Getting struck by Cupid’ s gazelle may very well take your breath away System.Drawing.Bitmap your heart go pitter-patter this particular Valentine’ s Day, reports sexual wellness specialists at Loyola College Health System.
“ Falling in love leads to our body to release a flood associated with feel-good chemicals that trigger specific physical reactions, ” said Pat Mumby, PhD, co-director of the Loyola Sexual Wellness Clinic and teacher, Department of Psychiatry & Behavior Neurosciences, Loyola University Chicago Stritch School of Medicine (SSOM). “ This internal elixir of enjoy is responsible for making our cheeks flush, our palms sweat and our own hearts race. ”
Levels of these substances, which include dopamine, adrenaline and norepinephrine, increase whenever two people fall in love. Dopamine creates feelings of euphoria while adrenaline and norepinephrine are responsible for the pitter-patter of the heart, restlessness and general preoccupation that go along with experiencing enjoy.
MRI scans show that love lights up the enjoyment center of the brain. When we fall in love, blood flow increases in this area, that is the same part of the brain implicated in obsessive-compulsive behaviors.
“ Love lowers serotonin levels, that is common in people with obsessive-compulsive disorders, ” said Mary Lynn, DO, co-director of the Loyola Sexual Health Clinic and assistant professor, Division of Obstetrics & Gynecology, SSOM. “ This may explain why we concentrate on little other than our companion during the early stages of a relationship. ”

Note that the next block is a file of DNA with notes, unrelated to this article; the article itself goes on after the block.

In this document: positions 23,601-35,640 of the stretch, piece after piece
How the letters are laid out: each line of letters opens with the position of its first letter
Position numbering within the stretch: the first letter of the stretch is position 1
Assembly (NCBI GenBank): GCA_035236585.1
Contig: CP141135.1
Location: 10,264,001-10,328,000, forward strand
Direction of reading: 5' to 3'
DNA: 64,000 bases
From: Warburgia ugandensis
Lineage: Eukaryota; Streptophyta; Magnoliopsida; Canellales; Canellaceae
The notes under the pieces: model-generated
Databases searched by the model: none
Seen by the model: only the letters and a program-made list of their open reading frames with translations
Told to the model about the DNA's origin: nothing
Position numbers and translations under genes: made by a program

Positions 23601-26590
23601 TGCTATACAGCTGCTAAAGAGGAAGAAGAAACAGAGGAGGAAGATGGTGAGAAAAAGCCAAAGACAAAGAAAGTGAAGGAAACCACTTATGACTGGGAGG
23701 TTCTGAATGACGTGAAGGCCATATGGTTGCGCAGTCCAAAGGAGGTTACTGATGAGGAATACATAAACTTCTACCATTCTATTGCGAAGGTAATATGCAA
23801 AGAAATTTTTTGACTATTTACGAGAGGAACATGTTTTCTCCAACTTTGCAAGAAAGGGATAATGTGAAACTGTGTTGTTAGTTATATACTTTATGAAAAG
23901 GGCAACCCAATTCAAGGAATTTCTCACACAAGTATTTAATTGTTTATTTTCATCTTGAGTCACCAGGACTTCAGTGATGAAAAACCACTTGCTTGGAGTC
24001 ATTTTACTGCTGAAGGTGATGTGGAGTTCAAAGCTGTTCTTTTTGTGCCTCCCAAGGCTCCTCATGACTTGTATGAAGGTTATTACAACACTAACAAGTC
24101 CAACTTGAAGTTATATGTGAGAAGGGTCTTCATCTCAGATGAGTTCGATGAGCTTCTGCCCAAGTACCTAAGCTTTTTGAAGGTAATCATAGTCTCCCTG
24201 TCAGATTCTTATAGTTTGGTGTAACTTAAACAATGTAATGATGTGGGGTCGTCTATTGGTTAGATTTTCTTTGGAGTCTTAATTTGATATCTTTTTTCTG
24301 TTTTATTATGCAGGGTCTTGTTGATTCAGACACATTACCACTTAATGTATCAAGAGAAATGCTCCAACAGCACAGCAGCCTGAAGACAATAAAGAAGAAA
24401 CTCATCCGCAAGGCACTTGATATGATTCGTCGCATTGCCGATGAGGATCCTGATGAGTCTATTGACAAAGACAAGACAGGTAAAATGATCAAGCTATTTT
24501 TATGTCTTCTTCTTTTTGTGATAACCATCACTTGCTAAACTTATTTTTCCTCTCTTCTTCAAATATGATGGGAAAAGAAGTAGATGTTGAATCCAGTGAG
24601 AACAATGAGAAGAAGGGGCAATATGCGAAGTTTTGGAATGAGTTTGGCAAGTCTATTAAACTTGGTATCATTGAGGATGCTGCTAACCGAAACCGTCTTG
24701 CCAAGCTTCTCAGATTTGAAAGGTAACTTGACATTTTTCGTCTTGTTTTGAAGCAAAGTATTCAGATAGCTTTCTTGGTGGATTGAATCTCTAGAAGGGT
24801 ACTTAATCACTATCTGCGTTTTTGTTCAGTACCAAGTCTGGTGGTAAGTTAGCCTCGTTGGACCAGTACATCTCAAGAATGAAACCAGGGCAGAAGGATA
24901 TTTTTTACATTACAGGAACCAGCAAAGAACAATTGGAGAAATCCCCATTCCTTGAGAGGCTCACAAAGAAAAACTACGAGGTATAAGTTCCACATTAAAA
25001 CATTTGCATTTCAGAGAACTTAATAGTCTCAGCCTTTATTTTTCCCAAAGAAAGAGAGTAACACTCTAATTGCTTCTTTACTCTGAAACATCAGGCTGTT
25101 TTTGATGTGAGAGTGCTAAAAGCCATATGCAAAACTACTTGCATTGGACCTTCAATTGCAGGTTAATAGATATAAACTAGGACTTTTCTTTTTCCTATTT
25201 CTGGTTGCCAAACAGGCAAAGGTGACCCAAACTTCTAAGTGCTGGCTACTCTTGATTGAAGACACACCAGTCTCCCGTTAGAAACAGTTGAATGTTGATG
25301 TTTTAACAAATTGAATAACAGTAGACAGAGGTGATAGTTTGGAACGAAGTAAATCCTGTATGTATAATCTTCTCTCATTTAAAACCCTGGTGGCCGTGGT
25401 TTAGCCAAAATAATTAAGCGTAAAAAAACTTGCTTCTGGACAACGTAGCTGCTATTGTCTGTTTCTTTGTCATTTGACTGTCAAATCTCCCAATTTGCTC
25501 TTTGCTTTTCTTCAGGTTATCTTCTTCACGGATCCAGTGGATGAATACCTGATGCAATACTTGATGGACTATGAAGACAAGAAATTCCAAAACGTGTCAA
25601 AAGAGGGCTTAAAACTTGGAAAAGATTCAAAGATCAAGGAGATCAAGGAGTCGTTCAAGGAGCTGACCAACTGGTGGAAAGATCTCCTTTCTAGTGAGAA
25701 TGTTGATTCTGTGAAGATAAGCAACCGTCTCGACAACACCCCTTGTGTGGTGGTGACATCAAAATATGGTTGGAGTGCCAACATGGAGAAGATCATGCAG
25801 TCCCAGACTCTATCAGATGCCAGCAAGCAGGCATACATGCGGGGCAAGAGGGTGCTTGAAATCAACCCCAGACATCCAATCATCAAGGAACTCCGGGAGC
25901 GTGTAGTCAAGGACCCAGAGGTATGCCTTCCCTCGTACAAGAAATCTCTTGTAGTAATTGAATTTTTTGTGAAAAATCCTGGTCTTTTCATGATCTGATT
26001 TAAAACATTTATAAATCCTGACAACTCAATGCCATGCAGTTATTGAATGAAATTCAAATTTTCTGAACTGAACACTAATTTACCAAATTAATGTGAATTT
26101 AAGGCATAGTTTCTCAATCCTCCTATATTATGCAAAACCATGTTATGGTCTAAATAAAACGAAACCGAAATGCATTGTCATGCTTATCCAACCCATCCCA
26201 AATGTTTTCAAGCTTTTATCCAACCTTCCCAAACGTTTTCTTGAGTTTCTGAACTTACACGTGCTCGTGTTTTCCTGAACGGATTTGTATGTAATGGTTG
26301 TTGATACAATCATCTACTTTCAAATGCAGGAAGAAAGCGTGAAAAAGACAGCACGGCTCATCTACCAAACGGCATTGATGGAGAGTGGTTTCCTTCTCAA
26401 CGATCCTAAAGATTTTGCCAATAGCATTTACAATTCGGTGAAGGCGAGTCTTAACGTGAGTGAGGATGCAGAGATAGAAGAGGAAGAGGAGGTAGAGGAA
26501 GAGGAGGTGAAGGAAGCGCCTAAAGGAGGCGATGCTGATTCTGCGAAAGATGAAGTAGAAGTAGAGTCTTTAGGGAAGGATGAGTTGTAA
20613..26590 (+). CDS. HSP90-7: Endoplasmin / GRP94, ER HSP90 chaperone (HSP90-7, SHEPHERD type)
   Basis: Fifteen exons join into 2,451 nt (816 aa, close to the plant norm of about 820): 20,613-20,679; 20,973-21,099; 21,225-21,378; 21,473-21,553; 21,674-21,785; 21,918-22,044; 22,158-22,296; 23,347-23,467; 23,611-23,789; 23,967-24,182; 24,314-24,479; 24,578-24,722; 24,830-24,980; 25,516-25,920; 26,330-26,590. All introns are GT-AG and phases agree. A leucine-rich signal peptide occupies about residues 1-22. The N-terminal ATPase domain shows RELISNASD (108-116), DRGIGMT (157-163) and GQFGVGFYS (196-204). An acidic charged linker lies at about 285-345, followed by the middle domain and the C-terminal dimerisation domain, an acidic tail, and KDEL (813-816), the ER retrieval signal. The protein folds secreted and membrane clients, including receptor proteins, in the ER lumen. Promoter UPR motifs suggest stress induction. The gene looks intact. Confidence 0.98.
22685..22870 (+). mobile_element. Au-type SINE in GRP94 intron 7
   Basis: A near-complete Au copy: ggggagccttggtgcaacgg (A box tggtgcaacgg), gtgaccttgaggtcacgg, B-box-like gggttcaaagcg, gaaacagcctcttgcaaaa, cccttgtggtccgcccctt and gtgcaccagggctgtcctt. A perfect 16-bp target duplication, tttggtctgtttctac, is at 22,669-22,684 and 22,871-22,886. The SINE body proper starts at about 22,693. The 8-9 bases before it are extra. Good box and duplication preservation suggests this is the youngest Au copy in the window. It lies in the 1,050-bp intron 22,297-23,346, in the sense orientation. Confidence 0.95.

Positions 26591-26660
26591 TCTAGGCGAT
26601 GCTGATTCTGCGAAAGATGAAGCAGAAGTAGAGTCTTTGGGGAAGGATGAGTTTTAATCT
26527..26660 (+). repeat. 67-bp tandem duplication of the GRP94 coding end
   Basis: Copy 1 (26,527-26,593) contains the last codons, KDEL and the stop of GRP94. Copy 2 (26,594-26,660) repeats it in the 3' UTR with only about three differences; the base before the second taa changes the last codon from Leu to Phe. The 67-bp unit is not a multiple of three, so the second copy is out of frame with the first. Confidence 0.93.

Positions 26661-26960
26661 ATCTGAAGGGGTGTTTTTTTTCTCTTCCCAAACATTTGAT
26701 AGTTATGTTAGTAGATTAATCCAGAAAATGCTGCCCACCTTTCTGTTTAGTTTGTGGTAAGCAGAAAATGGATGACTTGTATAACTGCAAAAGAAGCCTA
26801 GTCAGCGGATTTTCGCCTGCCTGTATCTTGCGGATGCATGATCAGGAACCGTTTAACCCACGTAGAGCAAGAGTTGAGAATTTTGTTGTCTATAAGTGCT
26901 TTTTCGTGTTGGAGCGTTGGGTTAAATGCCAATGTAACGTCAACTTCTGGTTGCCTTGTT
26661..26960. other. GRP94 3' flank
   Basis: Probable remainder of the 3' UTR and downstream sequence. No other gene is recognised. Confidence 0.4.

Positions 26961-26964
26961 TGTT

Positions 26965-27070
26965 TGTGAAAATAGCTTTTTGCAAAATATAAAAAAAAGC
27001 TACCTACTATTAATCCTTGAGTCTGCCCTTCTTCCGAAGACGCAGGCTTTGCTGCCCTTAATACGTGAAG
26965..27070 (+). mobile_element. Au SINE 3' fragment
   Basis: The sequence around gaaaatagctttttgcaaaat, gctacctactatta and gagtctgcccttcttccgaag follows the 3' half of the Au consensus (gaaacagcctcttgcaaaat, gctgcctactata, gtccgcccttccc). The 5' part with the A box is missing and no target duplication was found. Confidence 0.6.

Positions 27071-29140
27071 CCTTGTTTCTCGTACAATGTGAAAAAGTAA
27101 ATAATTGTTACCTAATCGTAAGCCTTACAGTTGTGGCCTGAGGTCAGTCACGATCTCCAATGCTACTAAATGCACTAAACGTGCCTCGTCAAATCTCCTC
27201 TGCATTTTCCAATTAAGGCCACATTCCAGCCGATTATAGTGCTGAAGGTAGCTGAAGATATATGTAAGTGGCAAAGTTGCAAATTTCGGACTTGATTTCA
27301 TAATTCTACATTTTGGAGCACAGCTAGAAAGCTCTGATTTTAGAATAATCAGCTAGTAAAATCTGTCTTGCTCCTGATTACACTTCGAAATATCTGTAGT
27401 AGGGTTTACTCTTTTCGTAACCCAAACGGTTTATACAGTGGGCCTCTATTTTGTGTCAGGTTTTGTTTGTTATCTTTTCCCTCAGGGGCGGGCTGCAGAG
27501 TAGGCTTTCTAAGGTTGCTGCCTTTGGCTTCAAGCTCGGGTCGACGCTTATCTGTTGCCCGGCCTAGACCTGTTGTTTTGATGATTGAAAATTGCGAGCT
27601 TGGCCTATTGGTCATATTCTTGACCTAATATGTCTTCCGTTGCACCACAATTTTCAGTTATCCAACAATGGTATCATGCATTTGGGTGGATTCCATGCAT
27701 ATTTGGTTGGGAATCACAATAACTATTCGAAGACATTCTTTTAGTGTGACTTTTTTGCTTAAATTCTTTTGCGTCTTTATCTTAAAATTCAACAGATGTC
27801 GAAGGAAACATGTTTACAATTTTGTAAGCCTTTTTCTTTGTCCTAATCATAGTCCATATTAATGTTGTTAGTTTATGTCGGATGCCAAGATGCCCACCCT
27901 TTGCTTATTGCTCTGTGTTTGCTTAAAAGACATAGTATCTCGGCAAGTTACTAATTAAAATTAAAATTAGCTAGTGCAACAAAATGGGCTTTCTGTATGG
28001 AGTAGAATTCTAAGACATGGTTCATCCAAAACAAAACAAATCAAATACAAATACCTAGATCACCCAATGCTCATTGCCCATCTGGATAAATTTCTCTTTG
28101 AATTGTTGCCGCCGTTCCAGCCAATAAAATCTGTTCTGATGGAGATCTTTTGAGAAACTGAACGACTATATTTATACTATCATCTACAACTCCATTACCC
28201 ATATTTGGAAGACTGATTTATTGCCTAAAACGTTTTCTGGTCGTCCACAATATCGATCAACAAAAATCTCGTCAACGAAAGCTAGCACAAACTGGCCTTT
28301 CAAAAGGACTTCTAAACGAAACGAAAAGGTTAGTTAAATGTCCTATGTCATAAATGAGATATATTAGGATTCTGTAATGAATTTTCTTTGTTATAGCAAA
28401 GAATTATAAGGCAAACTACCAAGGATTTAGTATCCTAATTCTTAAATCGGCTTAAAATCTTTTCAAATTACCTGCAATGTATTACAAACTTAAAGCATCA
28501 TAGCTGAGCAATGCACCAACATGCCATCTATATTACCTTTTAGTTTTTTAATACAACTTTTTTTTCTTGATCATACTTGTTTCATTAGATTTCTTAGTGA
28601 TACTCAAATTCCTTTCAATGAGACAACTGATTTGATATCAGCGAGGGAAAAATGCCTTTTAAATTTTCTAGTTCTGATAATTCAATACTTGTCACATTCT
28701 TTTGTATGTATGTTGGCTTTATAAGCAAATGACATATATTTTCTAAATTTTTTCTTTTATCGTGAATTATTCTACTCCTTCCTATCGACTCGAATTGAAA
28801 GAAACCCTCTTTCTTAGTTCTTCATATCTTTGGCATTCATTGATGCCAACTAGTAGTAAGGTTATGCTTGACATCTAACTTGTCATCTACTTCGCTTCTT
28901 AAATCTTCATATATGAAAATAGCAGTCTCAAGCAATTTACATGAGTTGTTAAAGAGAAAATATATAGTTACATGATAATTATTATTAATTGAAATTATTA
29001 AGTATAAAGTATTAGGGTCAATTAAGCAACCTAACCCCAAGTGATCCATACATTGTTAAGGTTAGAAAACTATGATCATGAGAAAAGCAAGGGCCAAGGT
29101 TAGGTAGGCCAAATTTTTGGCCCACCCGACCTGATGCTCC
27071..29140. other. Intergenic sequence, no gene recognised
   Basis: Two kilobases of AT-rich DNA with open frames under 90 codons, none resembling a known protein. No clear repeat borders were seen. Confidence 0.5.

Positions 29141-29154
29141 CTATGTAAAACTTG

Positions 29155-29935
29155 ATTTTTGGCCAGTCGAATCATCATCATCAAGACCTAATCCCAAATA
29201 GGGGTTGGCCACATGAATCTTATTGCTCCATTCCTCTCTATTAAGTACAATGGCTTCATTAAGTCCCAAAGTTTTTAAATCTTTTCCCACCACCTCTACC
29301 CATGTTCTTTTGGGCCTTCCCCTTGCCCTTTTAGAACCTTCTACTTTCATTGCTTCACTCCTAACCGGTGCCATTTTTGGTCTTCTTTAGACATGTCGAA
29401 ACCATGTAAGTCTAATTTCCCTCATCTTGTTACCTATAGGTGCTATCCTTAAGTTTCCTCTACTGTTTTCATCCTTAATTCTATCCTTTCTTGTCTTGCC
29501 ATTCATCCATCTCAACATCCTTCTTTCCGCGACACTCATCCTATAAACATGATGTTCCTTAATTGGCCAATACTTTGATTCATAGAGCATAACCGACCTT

Doctors caution these physical responses to love may work to the disadvantage.
“ The particular phrase ‘ love is blind’ is a valid notion because we tend to idealize our partner and see only things that we want to see within the early stages of the relationship, ” Dr . Mumby said. “ Outsiders might have a much more objective and rational perspective on the partnership than the two people involved do. ”
You can find three phases of love, which include lust, attraction and attachment. Lust is a hormone-driven phase where we experience desire. Blood flow to the enjoyment center of the brain happens during the attraction phase, when we feel a tough fixation with our partner. This habits fades during the attachment phase, when the body develops a tolerance to the pleasure stimulants. Endorphins and hormones vasopressin and oxytocin also ton the body at this point creating an overall feeling of well-being and security that is conducive to a lasting relationship.